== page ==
'Tel' me a story

A new anthology, containing 53 stories by 37 English-speaking writers, allows a unique and uncensored voice on life in Tel Aviv to be heard.

books 88 (photo credit: )
books 88
(photo credit: )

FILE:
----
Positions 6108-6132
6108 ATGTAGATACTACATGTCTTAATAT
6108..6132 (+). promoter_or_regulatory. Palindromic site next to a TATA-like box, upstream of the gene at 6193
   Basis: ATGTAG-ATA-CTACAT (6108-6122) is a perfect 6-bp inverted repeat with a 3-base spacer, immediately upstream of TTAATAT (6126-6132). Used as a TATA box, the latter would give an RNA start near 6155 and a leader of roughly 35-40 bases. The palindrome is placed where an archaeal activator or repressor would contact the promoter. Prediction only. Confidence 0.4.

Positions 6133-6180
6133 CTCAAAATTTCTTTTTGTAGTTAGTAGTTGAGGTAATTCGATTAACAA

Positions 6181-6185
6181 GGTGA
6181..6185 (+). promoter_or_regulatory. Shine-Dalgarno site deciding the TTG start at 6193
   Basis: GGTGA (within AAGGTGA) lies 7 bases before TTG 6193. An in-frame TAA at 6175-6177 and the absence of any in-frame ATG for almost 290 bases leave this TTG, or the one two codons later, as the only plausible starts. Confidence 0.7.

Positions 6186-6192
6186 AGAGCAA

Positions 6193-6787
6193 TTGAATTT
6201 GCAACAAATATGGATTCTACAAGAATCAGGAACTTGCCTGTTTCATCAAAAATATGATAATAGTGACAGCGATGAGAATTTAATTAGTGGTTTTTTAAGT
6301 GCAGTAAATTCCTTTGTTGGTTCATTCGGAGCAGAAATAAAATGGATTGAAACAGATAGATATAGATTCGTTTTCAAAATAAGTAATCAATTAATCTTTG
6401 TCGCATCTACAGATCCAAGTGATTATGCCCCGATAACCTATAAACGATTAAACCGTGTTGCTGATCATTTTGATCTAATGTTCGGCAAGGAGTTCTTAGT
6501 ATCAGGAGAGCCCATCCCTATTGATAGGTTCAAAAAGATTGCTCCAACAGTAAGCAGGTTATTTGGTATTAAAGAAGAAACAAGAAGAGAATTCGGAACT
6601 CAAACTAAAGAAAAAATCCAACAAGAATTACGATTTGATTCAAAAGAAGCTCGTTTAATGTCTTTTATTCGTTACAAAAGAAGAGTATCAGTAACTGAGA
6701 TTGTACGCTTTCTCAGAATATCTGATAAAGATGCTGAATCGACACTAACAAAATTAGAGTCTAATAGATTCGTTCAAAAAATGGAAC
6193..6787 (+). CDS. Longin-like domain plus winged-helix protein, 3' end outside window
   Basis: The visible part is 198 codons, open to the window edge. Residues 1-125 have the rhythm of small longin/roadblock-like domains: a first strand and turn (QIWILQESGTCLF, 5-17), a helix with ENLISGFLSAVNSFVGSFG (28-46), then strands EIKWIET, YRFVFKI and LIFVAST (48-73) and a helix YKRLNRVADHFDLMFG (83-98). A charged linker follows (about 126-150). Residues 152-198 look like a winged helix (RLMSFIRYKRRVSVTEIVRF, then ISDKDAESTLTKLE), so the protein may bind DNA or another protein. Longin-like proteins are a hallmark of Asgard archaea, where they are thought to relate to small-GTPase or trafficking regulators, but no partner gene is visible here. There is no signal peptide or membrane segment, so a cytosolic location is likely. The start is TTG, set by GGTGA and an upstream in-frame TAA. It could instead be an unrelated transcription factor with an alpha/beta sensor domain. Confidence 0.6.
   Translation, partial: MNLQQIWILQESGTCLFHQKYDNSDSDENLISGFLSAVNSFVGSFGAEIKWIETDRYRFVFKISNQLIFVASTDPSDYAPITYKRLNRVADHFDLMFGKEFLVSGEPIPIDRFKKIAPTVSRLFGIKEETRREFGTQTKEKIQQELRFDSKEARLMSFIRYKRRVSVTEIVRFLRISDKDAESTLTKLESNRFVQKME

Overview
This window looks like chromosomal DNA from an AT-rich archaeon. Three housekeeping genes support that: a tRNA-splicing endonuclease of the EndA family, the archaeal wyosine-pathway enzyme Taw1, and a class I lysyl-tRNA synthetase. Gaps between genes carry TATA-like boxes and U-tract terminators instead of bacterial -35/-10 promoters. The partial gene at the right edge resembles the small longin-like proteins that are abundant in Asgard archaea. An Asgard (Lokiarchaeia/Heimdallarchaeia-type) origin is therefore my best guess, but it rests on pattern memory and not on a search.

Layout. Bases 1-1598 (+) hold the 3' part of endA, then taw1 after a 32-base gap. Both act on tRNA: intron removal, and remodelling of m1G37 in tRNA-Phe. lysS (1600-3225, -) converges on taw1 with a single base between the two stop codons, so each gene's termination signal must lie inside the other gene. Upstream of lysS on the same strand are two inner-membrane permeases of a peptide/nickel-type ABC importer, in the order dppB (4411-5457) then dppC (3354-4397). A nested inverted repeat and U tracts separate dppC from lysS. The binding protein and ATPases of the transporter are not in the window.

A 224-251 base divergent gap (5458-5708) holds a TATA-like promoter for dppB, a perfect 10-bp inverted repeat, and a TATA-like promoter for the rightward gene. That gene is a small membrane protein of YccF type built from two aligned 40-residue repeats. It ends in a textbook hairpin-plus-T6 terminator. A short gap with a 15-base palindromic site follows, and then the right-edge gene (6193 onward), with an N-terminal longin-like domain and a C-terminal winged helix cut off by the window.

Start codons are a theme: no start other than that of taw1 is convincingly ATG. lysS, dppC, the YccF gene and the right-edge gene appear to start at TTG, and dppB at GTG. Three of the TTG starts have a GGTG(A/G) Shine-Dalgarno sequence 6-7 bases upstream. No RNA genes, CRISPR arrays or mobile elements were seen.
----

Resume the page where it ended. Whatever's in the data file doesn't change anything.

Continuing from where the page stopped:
In honor of Tel Aviv's centenary in 2009, Ang-Lit. Press, a Tel Aviv-based publishing cooperative specializing in contemporary Israeli fiction written in English, has just launched the book Tel Aviv Stories, a collection of stories set in - where else? - Tel Aviv. The anthology, containing 53 stories by 37 English-speaking writers, was celebrated on December 19 with a launching party in the Gilman Building of Tel Aviv University with about 70 writers, editors and admirers in attendance. "The anthology focuses on universal human issues set against the backdrop of Tel Aviv," says Shelley Goldman, Ang-Lit. Press CEO and co-editor (along with Joanna Yehiel) of the anthology. Both editors also have stories that appear in the book. Goldman adds, "The English-speaking Israelis' literary voice is a fresh perspective on many aspects of life in this 100-year-young city." As soon as word was out that Ang-Lit. Press (a play on the Hebrew word "Anglit," which means "English") planned to publish this anthology, more than 200 story submissions flooded in from all around Israel and from as far away as India and Cyprus. The only requirement was that the story be set in Tel Aviv. A panel of 18 readers (scattered in Israel, England and the United States) had to whittle the entries down to 53, comprising a book of 500 pages. Tel Aviv Stories will be available next month in Israeli bookstores as well as on Amazon.com. Ang-Lit. Press will also be represented at the Jewish Book Week Fair in London beginning February 21 and the Jerusalem International Book Fair during the week of February 15-20. Aliyana Traison, an editor at Haaretz.com, said that her story, "Have You Eaten Today?" about a religious man's attempt to cope with the grief over his deceased son, was her first published fiction. "I've lived in Tel Aviv for four years," said the Michigan native who studied at McGill University as well as at the Creative Writing Program of Bar-Ilan University. "It's exciting to be a part of the English intellectual history of this city," Traison says. The anthology is divided into seven themes: Chance Encounters; Beginnings and Endings; Dating, Love and Marriage; Family; Friendship; and Urban Legends, such as "The Giant Falafel Ball," a humorous story by Tim Bugansky about a giant falafel ball and "Fefferman," Larry Lefkowitz's story of a soccer player who, during half time, simply disappears. But how? "Opinions," Lefkowitz writes, "as it so often happens in our little country, are divided." In keeping with Ang-Lit. Press's credo that the short story anthology is the perfect genre for the Internet-surfing, hyper-impatient readers of today, Tel Aviv Stories, says Goldman, are "an instant literary fix for commuters, bedtime or occasional readers - the stories can be read in any order." And the stories appeal to literary tastes across the board. "You'll read all the stories and you'll love some of them and you'll hate some of them," Goldman said at the launch, "But in all of them you'll find something cosmopolitan and edgy and really good fiction." The wide range of themes that take place in Tel Aviv reflect the city's richness, explains Goldman, who was born in England and worked at The Jerusalem Post for many years. There is a story about a young American's vain quest for the mythical Tel Aviv of his childhood. Another about a journalist who accidentally meets her husband's former wife. And a kibbutznik's search for a roommate with benefits on a gay Internet site. In fact, Goldman says, some of the stories are so offbeat that a Jewish publisher overseas turned down the offer to publish it. "But we didn't want to censor the stories," Goldman says. She feels that the fiction represents real life in the city. Which is why she has taken it upon herself to support its publication, even if it makes no money. That is why she calls Ang-Lit. Press a cooperative - she doubts that her business endeavors will earn her much. "Let's just say this is my birthday gift to Tel Aviv," she says. "I do it for love, not money." The idea of publishing fiction in English is an important one to her. Too often, she says, "'Contemporary Israeli fiction' is erroneously understood in the international publishing world as 'written in Hebrew and translated into English.'" She believes that English-speaking writers in Israel offer a distinctive narrative because they are immigrants by choice. And the "narrow definition of contemporary Israeli fiction does not reflect the facts on the ground." To counter this lack of a venue for English-speaking writers, Goldman founded Ang-Lit. with Wendy and Jeffrey Geri, from South Africa. Ang-Lit. Press's first publishing venture was in 2007 with its short story anthology Jane Doe Buys A Challah and Other Stories. (The book is available from Amazon.com.) Future Ang-Lit. Press projects include an online magazine for Israeli fiction written in English. "As immigrants to Israel we lost our language," writer Ruth Abraham, whose story, "Short Term Memory," appears in the anthology. "In a way, this renders us mute. Our linguistic skills are diminished." She emigrated from South Africa to Israel 35 years ago yet she still feels she expresses herself best in her mother tongue. In fact, she has written a book aimed at professionals on Alzheimer's, When Words Have Lost Their Meaning: Alzheimer's Patients Communicate through Art, which has been translated into several languages. At the party, she received a loud round of applause when she told the Ang-Lit. Press founders that she, along with everyone else, was appreciative of the cooperative's efforts on their behalf. "If we write fiction, we have little chance of having our stories published," she says. "And for that, we're terribly grateful to Ang-Lit. Press." Bugansky, who travels often between Ohio and Herzliya, where his girlfriend lives, said that fiction is the "big dream." He said he feels great that his story was published in an international journal and happy that he was able to capture something about Israel. "It's like I was able to channel the city," he said.